…before slicing it up.

The meat was tender and delicious. Yes, I’d prefer that the big blob of fat on the corner was more rendered but that’s my only complaint. When I make this again, I’m definitely sticking with 147 F for 48 hours. Why mess with a good thing?

Rogan Josh (Lamb Stew)

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I’ve always had a special place in my heart for Indian food. I used to trek all over the Bay Area just to taste a great masala dosa or special thali. Although I still love the complex and intense flavors of Indian food, it’s hard for me to resist the grains and legumes when I see them on the menu. Now that I’m comfortably settled on the Paleo bandwagon, my Indian eats have been few and far between. That’s why I was so excited to find Melissa Joulwan’s recipe for Paleo Rogan Josh. Rogan Josh is a spicy and aromatic lamb stew that would be uber hard to make if it weren’t for the magic of Penzeys Rogan Josh seasoning. I whipped some up this morning, with some minor tweaks, and it was super easy and delicious.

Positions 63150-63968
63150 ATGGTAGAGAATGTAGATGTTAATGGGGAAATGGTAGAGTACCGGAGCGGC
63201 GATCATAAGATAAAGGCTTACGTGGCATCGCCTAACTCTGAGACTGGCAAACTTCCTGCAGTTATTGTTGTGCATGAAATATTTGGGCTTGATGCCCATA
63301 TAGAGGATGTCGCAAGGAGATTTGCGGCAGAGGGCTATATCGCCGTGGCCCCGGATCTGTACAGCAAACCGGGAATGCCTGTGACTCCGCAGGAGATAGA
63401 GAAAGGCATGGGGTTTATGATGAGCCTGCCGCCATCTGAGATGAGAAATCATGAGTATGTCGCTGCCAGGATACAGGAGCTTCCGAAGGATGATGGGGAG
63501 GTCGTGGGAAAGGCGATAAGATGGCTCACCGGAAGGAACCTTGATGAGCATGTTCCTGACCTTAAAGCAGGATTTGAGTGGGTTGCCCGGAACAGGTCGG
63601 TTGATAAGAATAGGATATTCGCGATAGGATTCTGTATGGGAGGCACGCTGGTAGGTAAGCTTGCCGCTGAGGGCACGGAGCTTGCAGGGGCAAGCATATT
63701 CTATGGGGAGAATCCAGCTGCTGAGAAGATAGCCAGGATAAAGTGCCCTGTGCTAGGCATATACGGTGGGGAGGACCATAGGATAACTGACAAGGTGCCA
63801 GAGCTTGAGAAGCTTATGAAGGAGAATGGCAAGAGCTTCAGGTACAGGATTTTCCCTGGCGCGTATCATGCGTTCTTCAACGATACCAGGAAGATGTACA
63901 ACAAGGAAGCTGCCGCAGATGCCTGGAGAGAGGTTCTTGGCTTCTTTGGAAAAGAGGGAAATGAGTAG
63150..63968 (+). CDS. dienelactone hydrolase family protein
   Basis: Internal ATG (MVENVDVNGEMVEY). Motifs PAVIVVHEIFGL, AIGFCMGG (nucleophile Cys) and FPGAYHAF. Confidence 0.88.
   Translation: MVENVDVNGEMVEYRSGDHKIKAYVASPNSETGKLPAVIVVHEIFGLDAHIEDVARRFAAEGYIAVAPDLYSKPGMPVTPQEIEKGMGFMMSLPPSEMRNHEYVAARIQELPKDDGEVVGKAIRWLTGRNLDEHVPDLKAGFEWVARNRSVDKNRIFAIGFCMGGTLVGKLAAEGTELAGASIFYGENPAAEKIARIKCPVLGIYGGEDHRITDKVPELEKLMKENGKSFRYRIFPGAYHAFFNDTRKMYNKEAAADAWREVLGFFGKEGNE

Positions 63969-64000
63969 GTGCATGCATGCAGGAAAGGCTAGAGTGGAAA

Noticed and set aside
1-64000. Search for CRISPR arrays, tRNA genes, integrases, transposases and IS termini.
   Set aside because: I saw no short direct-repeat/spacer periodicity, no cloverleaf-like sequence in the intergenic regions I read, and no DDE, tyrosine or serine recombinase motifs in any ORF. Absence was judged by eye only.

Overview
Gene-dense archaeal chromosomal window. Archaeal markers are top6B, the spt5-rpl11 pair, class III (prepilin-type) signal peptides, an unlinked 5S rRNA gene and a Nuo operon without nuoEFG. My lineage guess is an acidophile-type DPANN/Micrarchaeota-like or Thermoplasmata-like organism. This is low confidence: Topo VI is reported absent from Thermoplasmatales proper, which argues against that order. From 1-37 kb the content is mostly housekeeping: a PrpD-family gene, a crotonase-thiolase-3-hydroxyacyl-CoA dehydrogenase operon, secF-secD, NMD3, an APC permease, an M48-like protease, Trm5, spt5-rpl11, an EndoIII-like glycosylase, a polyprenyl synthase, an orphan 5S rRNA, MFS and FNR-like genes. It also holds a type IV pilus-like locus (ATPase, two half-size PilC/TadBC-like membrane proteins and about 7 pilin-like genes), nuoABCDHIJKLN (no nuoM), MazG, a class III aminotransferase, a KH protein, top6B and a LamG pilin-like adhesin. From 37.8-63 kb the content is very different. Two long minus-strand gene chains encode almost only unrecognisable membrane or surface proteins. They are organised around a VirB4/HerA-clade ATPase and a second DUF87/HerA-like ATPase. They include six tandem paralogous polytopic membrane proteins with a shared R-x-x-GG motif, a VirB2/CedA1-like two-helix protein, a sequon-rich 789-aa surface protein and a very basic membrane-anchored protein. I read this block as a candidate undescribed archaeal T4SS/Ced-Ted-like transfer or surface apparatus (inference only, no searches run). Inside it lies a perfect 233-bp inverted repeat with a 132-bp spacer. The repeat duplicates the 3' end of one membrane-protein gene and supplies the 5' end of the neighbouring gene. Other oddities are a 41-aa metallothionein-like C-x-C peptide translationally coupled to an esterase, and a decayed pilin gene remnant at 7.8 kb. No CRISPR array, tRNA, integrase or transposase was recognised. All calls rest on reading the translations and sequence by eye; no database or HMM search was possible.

Here’s what I assembled:

  • 1 pound of lamb stew meat, cut into 1.5 inch chunks
  • 2 small onions, coarsely chopped
  • 2 large carrots, coarsely chopped
  • 7 cloves of garlic, minced
  • 4 ounces of mushrooms, quartered
  • 2 tablespoons of coconut oil
  • 2 tablespoons of Penzeys Rogan Josh seasoning
  • ½ cup of coconut milk
  • ½ cup of water
  • Kosher salt
  • Freshly ground black pepper

Here’s how I made it:

I assembled and chopped my ingredients and preheated my oven to 300 F.